fox ribbon broochowl ring

Is there anything in particular that you like about jewelry as a medium?

The size is perfect for me.  I love working really small scale.  I am a very detail oriented person and I like to get obsessive with tiny little areas.  Its so much easier for me to focus on craftsmanship when handling a smaller amount of space.  Whenever I have to make something large, it inevitably turns out very oddly proportioned with less refinement than I had hoped.  My brain just doesn’t think in the same way past a certain size.  I also find great pleasure in the strong emotional sentiment that jewelry carries.  I think its pretty wonderful that I could create something a person would be so attached to that they might wear every day or that is somehow associated with a really significant memory.

leaf sprout earring


​ Have you had any teachers who have shaped you as an artist?

I had a lot of great instructors at the Cleveland Institute of Art who taught me some amazing technical skills, as well as how to talk about what I was making.
When I moved to Seattle I was really fortunate to discover the wonderful network of jewelers here, especially Micki Lippe.  Being fresh out of school, I had no concept of what to do with a degree in jewelry or how to even set up a basic studio without all the expensive tools that I had at my disposal being in an academic setting.  After working for Micki and getting to know all the wonderful people in her studio, it gave me a much clearer idea of how to actually make a living doing what I love, especially in a creative sense.  When I was in college, there was so much emphasis to make jewelry that was highly conceptual and laden with cultural significance.  It was truly refreshing to finally meet people that just made the things that they were passionate about and wanted to wear.  In a more traditional academic sense though, English teachers have always had a big impact on me.  Since most of the work I do has an underlying narrative current to it, I’ve always been quite interested in storytelling, character studies, and why people create narratives in the first place.

I find that jewelers tend to have one part of the process they love best, for some it’s sawing, for others it’s soldering. Do you have a favorite part of the jewelry process?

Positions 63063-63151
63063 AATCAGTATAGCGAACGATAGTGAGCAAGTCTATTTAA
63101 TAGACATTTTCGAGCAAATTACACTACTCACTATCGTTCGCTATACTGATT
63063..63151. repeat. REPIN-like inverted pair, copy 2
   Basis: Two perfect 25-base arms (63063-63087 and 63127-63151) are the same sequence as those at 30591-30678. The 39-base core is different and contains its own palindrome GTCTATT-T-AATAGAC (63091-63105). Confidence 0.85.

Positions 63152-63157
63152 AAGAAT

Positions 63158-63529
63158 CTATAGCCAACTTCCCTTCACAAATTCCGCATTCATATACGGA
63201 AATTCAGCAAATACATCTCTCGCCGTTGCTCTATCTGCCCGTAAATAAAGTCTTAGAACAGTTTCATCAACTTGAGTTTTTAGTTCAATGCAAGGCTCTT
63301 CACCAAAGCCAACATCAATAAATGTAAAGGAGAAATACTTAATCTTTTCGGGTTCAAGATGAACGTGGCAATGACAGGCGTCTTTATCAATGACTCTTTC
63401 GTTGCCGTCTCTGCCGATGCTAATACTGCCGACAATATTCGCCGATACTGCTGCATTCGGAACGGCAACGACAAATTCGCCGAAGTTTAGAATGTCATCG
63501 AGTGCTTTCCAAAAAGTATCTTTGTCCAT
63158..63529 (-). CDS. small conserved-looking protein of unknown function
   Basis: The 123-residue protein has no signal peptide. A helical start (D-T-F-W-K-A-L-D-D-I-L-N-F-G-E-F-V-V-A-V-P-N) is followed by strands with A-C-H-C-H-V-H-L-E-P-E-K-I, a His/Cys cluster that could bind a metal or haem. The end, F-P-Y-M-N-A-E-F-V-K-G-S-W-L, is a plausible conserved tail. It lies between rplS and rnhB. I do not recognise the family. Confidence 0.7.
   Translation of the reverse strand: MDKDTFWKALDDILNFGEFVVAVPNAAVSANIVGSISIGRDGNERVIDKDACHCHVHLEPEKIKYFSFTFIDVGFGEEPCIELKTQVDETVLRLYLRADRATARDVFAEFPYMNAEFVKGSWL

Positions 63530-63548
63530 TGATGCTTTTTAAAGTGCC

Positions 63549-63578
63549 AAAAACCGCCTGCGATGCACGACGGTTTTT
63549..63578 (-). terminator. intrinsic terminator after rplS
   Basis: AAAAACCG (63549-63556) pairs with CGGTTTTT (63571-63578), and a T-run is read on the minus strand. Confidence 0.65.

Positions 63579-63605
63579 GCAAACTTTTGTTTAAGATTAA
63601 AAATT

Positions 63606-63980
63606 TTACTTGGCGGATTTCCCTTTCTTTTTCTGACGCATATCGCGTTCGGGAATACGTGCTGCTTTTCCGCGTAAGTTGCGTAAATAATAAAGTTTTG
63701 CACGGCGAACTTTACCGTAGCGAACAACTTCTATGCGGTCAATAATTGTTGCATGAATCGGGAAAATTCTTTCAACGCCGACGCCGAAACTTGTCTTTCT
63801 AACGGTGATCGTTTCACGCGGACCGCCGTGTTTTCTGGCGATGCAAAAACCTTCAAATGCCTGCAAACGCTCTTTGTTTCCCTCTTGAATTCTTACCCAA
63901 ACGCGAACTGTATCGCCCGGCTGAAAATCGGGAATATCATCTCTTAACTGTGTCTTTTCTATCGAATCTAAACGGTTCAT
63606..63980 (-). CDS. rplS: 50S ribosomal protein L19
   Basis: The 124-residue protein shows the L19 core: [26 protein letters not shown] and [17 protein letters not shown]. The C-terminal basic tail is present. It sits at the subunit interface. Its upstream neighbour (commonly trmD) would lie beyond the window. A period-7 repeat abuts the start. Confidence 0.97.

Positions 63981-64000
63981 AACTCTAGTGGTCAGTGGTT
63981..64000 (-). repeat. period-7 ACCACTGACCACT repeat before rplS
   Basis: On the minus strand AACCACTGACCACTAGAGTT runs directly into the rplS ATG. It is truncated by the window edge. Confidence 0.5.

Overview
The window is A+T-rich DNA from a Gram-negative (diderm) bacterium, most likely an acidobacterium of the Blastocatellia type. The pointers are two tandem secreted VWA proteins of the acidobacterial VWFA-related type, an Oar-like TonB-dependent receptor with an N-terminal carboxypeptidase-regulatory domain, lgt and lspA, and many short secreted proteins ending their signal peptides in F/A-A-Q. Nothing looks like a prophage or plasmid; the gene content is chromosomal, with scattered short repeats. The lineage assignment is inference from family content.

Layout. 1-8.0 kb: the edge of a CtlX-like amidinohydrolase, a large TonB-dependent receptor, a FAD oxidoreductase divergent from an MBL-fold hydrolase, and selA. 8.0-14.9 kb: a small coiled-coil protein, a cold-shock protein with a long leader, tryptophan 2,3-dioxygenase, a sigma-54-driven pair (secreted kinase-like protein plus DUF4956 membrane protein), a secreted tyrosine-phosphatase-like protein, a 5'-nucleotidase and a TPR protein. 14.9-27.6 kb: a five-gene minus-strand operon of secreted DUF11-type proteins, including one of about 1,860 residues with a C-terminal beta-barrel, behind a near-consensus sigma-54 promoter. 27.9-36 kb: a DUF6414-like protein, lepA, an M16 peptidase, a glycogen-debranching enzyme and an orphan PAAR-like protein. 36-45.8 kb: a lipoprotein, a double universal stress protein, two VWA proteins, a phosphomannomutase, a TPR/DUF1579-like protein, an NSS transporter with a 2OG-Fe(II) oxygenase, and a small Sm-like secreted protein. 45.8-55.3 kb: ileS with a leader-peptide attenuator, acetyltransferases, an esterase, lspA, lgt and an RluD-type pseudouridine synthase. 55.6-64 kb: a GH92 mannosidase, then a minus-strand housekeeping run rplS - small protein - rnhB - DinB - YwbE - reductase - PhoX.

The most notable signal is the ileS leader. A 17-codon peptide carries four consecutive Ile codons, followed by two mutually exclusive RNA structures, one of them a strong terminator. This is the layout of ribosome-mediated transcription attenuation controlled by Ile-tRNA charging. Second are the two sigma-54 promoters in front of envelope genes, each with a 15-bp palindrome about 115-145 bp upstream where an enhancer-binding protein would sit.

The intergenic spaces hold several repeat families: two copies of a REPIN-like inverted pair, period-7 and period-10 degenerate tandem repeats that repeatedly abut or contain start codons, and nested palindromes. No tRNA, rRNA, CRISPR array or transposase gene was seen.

Wax carving.  Once I discovered wax carving I was hooked.  I really enjoy the speed and ease of working in wax, the way you can work so smoothly, creating volume and undulations, things that would take forever using metal.  I also tend to be the type of person who needs a big eraser or has difficulty with the subtractive sculpting process.  With wax I don’t have to worry about altering something beyond repair.  If I carve something too deep I can always easily fill it back in again without much effort.
frog prince necklace
In what kind of environment do you work best?

Being a fairly quiet person, I work best in solitary environments.  I feel like so much of my inspiration for anything I am making comes mostly from my own internal landscape.  I daydream a lot, so I work best when I can just hermit myself up at home and get really lost in my own thoughts.  It helps too if I can get a little bit of time outside throughout the day or take advantage of a brief sunbreak.  When I am feeling particularly overworked or stressed, a little bit of time outside listening to the birds or the wind rustling through the trees always recharges me.  In fact, taking breaks has really become an essential part of my work day.  I used to be a person that could work on one thing all day, eating lunch at my bench, never for a second disengaged from what I was doing, but then I realized that I often get the same amount of work done in shorter spurts and still have time to do other things.

lost boot watercolor
Are there any other art forms close to your heart?

Illustration was always my first love.  I have been drawing as long as I can remember and my Mom is an illustrator, as well as an all around amazingly creative person, so it has invariably become something that is still a big part of my life.  I think what pulls me in most about illustration is the idea that I could express so many emotions that I was unable to verbalize just through imagery.  At different times in my life I have found that when I am feeling a little off balance or stuck in a rut I turn to watercolor.  There is something about being really focused on the tangible aspects of a small painting that allows all these other feelings to surface and resolve themselves in the most wonderful way.  I don’t think I will ever quite understand the magic that happens with that process.  When it comes to purely recreational artistic pursuits, I do love to sew.  It often seems so effortless compared to many of my other tedious interests and I find the softness of fabric to be a good contrast to working with metal all day.  Although honestly, I really just love making anything!

Fantastic Fold Forming!

Fold Form